Eugene Wilson of the Movement for Democracy in Liberia (Model) - a new rebel group to have emerged in southern Liberia - also demanded Mr Taylor's resignation.

"We want the United States or the western powers to lead a stabilisation force into Liberia before that," he added.

The Liberian government says as many as 400 people have died in fighting for the capital Monrovia, and many more were wounded after rebels launched a major offensive last week.

Two Red Cross surgeons in the city have been operating on 20 casualties a day.

But the Liberian government's envoy Daniel Chea has said it is "unrealistic" for the rebels to demand Mr Taylor's resignation, arguing that the president's future should be discussed at the talks after a ceasefire.

US warship

BBC West Africa correspondent Paul Welsh, who is in Monrovia, says a peace deal is still a long way off, as any ceasefire will only pave the way for full peace talks.

Liberia's Health Minister Peter Coleman said 150 bodies had been found in New Kroo Town - the scene of fierce fighting between rebels and government troops.

The United States has diverted a warship taking part in Operation Iraqi Freedom to help with a possible evacuation of Americans from Liberia.

The USS Kearsage, an amphibious assault ship, and its force of 3,000 Marines and sailors, will reach Liberia by the middle of next week.

French special forces have already airlifted hundreds of foreigners to safety.

The United Nations-backed war crimes court investigating the brutal 10-year civil war in neighbouring Sierra Leone insists Mr Taylor must still be arrested.

He is accused of backing Revolutionary United Front rebels in the war, during which many thousands of people had their arms or legs hacked off with machetes.

But Mr Taylor warned on Thursday that there would be no peace in Liberia unless his indictment was lifted.

Rebel forces now control some two-thirds of the country.

Residents fear a repeat of the brutal ethnic killings they witnessed during the 1990s civil war, which were supposed to have ended with Mr Taylor's 1997 election.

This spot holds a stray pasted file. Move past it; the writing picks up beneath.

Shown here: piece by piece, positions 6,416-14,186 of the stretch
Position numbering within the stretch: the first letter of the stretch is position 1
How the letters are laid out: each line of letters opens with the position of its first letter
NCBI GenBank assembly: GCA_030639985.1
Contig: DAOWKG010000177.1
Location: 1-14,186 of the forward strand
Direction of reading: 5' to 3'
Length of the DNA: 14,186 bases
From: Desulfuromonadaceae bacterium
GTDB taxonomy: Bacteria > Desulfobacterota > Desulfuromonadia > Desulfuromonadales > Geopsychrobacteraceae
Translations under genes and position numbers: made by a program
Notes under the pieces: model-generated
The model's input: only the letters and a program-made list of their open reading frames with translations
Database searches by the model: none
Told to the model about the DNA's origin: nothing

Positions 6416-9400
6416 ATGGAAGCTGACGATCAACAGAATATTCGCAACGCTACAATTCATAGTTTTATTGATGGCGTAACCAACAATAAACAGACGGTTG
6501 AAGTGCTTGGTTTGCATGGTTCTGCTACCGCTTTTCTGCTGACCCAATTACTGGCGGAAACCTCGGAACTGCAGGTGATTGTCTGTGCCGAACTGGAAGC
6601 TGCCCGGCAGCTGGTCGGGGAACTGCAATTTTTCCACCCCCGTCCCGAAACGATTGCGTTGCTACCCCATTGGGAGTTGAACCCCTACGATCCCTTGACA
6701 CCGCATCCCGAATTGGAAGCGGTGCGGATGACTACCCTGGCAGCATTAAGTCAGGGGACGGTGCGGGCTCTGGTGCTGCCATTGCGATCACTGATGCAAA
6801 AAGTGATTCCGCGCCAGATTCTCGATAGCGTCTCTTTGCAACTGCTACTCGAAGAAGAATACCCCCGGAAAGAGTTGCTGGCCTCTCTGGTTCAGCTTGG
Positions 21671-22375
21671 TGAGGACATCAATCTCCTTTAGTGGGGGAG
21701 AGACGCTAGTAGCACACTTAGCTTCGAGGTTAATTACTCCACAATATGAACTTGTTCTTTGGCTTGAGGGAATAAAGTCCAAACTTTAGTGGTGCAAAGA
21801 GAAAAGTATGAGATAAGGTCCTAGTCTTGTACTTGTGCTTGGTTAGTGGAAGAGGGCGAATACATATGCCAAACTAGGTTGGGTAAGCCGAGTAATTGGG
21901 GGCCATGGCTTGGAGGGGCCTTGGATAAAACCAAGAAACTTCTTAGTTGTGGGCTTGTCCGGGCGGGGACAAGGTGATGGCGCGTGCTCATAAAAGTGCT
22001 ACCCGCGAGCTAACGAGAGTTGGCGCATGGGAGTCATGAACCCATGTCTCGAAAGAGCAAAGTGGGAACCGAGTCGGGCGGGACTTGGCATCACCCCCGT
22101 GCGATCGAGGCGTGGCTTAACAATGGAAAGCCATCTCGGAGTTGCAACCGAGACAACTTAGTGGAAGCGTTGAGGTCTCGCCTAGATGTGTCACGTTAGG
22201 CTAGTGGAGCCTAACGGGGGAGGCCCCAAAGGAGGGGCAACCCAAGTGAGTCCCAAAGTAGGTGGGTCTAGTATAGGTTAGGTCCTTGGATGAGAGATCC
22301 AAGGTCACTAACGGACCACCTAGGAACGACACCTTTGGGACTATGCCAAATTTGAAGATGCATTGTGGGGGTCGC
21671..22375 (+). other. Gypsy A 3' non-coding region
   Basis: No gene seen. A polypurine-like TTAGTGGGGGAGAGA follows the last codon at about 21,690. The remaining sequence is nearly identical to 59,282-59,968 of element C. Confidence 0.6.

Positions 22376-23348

The peace talks in Akosombo, near the Ghanaian capital Accra, are being brokered Ecowas and a UN-backed international contact group on Liberia.


See also:

Q&A: Liberia's conflict

Rebels seek revenge

West Africa's tangled wars




Hope falters in Aceh (June 6)

The three-week-old Indonesian military offensive in the rebellious Aceh province has so far produced only corpses and an apparently renewed determination to fight among Acehnese separatists. This week, the EU called on Jakarta and the rebels to return to negotiation as a means of ending the bloody struggle, which is estimated to have cost 10,000 lives since it began almost three decades ago. Many others, including former Indonesian President Abdurrahman Wahid, also believe it would be wiser to withdraw the troops and resume talks.

In November 1999 hundreds of thousands of people poured onto the streets of the provincial capital Banda Aceh to demand a referendum on independence. The people of the region had suffered badly under the regime of President Suharto, whose orders had turned Aceh into an area of intense military activity for the previous ten years. In the hunt for members of the Free Aceh rebel movement, or GAM, thousands of people lost their lives.

In 1999 GAM refused to negotiate with the Indonesian government. According to the logic of the rebel leadership of the time, GAM need have nothing to do with Indonesia because the Dutch – the colonial rulers of the region - were in no position to hand the province over to the Indonesian government after independence in 1949. According to GAM a state of war still existed in 1949 between Aceh and the Dutch, going back to 1873.